Canouse is the wild card. He was a starter, the captain, and supposed to be the star of the 2015 US U-20 national team – the one with Steffen, Miazga, CCV and a bunch of other names you'll see soon – but had the bad luck of getting injured just before the tournament. And while he played well for VfL Bochum in Germany, he decided he wanted to come back to MLS and try his luck here.

He was very, very good in brief minutes last season, and was penciled in as a starter this season. But again ... injuries.

Since coming back last month, he's once again looked very, very good for D.C. If he stays healthy for the rest of the year, you at the very least see him in January camp.

More to keep an eye on:

  • Chris Durkin (D.C. United)
  • Alfredo Morales (Fortuna Dusseldorf)

He's gotten a bunch of minutes and done pretty well this year for D.C., though it's too soon to talk about him in a full USMNT context. Chances are he'll be integral to the US U-20s this autumn as they attempt to qualify for the U-20 World Cup next spring.

For those who haven't watched a ton of United this year: Durkin is an elongated Trapp. He does a borderline amazing job of moving the game around with his passing, and is superb at getting his teammates into a rhythm. But he's not a great ball-winner, and lacks the kind of straight-line speed that can make up for mistakes, so he needs to continue to improve his reading of the game.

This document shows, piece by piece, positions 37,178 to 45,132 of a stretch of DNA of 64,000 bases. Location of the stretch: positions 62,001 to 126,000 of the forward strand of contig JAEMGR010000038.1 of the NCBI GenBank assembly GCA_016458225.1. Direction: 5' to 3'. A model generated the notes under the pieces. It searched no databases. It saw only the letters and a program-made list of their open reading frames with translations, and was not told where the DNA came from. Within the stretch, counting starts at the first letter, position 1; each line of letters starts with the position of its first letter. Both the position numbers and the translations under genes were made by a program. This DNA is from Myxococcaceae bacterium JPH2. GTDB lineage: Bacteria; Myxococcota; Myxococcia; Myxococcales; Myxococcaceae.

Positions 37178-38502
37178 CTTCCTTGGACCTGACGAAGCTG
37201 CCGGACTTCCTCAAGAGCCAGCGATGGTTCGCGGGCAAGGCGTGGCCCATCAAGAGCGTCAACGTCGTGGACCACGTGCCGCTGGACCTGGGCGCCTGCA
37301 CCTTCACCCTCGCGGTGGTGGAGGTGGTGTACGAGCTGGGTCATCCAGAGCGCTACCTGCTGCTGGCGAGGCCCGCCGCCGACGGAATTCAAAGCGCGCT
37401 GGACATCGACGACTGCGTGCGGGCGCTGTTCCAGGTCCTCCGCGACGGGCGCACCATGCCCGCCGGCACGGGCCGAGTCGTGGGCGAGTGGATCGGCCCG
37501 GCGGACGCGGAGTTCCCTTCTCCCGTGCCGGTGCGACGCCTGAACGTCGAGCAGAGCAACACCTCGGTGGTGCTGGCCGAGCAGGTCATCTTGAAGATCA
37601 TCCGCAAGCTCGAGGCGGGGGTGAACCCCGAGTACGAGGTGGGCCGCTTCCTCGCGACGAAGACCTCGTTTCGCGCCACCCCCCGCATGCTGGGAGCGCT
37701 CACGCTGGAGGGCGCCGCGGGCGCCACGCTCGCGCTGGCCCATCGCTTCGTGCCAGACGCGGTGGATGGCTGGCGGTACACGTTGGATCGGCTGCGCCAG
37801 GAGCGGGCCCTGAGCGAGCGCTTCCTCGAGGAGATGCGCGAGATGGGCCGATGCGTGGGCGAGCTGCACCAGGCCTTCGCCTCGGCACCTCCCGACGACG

Morales has never featured much for the US, and is likely to be a bit player in Dusseldorf this season. It's hard to see a scenario in which he'd be earning minutes ahead of younger, better options.

Central Midfield

  1. Kellyn Acosta (Colorado Rapids)
  2. Darlington Nagbe (Atlanta United)
  3. Cristian Roldan (Seattle Sounders)
  4. Marky Delgado (Toronto FC)
  5. Joe Corona (Club America)

Acosta looks positively reborn after three games with the Rapids, and is giving everyone a reminder of both the how and the why he pushed into the USMNT starting XI early in 2017. He's not playing as a true central midfielder – he's mostly been a shuttler in the diamond – but functionally he fills largely the same role.

Armchair Analyst: USMNT depth chart - Midfielders -

Are we witnessing a Kellyn Acosta revival in Colorado? | USA Today Sports Images

Nagbe had a smooth adjustment to Tata Martino's system in Atlanta, and will be situationally useful. Roldan's been consistently good in 2018, which nudges him ahead of Delgado (who's struggled) and Corona (who's older and has seen his role reduced).